The truth is that post office closures are going to become more and more common. As a business, Canada Post has a huge problem: not only is it losing money, but its core business of delivering mail to Canadians is in decline. At the same time, the number of addresses to be served is on the increase. Faced with these problems, the corporation has few alternatives. It must cut costs, which means closing post offices and combining operations such as sorting into fewer facilities, and possibly reducing the level of service. At the same time it needs to look at growing whatever revenue it can, and that means admail and philatelic sales. Continue reading →

Montreal’s 1812 war hero gets his due

“During the past year, Canadians have paid tribute to many heroes of the War of 1812. I am especially proud to be here today at the unveiling of this stamp in honour of Lieutenant-Colonel de Salaberry, a true French-Canadian hero,” said Minister Blaney. “Salaberry and his Voltigeurs are known for having bravely defended Canada 200 years ago, and we must never forget the sacrifices they made, as they participated in building the Canada we know today.” Dubbed “The Hero of Châteauguay,” de Salaberry was a distinguished British Army commander whose leadership of the legendary Voltigeurs ensured the successful defence of Montreal and all of Lower Canada (now Quebec) from 1812-14. Continue reading →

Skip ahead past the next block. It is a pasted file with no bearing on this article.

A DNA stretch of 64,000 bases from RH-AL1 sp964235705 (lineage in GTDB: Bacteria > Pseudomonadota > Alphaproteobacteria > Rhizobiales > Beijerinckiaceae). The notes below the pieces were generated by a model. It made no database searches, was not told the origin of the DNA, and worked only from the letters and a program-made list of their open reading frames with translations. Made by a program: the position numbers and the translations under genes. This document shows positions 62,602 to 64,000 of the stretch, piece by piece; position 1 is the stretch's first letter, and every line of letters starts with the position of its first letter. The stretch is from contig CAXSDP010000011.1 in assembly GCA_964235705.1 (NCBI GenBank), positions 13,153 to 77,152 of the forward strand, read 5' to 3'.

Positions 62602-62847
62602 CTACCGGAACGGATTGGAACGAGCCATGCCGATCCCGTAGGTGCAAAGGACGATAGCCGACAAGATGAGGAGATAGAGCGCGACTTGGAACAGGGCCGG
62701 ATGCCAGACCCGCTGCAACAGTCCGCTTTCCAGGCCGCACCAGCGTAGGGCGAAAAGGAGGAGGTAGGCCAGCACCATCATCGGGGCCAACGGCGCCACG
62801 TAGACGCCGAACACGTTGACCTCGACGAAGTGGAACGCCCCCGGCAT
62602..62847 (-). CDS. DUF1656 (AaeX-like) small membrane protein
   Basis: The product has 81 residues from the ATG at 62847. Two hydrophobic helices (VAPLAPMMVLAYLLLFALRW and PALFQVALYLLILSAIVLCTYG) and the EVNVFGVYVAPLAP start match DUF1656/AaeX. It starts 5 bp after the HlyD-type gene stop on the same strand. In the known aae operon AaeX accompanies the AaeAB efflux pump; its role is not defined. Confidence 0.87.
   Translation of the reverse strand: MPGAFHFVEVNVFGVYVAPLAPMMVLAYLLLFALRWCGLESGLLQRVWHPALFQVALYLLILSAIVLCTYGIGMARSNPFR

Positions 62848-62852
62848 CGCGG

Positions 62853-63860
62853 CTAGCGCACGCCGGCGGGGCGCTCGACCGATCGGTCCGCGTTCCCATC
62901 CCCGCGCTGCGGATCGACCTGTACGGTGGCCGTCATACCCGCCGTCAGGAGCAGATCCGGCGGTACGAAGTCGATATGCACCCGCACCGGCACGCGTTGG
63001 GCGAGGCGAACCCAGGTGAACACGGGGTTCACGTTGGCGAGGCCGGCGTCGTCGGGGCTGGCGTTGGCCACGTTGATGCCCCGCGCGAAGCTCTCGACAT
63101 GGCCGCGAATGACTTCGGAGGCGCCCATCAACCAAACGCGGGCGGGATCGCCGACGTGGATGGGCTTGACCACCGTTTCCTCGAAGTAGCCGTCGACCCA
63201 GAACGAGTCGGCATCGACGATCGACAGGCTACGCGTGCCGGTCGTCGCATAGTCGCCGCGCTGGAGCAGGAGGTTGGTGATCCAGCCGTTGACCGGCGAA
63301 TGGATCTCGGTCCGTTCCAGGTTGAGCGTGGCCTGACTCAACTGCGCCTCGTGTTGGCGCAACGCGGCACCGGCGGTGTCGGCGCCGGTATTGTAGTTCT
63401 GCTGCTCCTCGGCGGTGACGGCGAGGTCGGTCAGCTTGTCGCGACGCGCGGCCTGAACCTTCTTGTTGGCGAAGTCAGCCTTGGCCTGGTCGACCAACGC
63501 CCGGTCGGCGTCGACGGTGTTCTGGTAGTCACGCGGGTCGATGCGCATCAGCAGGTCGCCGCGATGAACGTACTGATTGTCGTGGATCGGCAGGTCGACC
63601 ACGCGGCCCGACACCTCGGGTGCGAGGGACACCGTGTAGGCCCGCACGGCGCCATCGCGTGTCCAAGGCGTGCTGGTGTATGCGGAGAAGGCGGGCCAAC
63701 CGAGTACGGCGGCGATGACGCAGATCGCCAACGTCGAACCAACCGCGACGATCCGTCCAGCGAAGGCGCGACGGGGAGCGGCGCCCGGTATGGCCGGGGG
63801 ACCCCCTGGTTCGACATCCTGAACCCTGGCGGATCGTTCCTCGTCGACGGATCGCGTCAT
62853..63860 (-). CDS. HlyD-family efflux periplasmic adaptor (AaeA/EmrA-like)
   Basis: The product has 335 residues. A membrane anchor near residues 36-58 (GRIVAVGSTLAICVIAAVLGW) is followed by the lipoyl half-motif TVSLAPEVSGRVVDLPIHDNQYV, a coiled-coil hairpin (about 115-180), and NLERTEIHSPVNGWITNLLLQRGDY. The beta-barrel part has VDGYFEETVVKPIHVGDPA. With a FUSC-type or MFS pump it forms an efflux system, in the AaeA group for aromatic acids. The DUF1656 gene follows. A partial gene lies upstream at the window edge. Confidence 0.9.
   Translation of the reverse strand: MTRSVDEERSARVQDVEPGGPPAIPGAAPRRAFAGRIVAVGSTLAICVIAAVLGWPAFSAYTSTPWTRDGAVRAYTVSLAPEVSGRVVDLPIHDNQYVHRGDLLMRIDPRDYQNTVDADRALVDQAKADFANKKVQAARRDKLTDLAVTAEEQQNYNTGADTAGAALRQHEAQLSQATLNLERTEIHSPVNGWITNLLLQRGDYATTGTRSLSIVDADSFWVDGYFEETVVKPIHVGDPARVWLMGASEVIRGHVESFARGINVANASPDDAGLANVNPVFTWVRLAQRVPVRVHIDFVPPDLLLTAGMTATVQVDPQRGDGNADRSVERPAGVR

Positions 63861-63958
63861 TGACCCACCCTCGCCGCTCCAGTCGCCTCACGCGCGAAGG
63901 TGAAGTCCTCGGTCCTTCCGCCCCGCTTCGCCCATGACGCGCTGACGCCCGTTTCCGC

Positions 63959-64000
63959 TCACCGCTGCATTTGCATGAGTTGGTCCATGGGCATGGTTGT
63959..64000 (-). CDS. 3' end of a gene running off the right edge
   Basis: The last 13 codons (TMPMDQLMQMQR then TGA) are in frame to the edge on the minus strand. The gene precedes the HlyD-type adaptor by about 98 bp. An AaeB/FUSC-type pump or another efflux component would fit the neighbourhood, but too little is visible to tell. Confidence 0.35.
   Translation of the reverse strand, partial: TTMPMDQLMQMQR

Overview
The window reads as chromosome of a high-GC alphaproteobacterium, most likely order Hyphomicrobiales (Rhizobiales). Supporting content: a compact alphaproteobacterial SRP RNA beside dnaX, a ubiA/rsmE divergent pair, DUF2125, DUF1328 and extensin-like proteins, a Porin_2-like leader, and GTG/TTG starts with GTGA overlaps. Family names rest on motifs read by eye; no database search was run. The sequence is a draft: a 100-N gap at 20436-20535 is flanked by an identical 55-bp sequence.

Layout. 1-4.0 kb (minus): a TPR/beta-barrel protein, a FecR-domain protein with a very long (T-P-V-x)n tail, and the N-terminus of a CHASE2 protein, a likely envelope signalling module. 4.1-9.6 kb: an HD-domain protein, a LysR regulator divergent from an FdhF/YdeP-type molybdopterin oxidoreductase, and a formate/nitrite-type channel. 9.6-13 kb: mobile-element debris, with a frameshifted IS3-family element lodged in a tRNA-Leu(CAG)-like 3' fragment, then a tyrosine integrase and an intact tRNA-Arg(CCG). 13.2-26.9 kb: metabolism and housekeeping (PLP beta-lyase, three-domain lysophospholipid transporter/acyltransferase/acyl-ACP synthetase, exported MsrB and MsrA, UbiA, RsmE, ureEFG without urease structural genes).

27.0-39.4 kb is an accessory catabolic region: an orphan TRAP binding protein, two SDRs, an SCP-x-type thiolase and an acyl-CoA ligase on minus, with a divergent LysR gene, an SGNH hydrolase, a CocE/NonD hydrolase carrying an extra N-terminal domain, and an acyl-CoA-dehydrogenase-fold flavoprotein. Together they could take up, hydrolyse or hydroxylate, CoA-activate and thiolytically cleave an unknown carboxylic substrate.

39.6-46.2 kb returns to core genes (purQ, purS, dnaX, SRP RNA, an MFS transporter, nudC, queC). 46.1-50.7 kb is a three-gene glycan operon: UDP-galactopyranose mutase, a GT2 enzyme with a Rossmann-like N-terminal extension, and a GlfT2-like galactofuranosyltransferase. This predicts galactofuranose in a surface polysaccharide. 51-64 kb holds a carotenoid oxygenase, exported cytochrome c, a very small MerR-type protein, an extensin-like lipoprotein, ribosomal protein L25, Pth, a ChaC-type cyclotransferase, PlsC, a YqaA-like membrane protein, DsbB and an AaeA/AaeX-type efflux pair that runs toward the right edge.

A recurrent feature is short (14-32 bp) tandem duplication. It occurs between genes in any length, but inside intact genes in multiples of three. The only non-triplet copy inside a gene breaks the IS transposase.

Stamp reflects on darker aspect of Canada’s history

Politics aside, the story is significant to us today because it points out that this nation, a mere 100 years ago, was capable of institutionalized discrimination. It is part of our collective past, just as much as the battle against American invaders in 1812, the internment of Japanese-Canadians during the Second World War, the liberation of Holland, and the internment of Ukrainian and German immigrants in the First World War. Canada is a great country, and in remembering our great moments, we should not forget our human failures. It seems that history does repeat itself. In 1937, the MS St. Louis, a German ocean liner carrying 937 German-Jewish refugees, was turned away in Cuba, the United States, and Canada. Continue reading →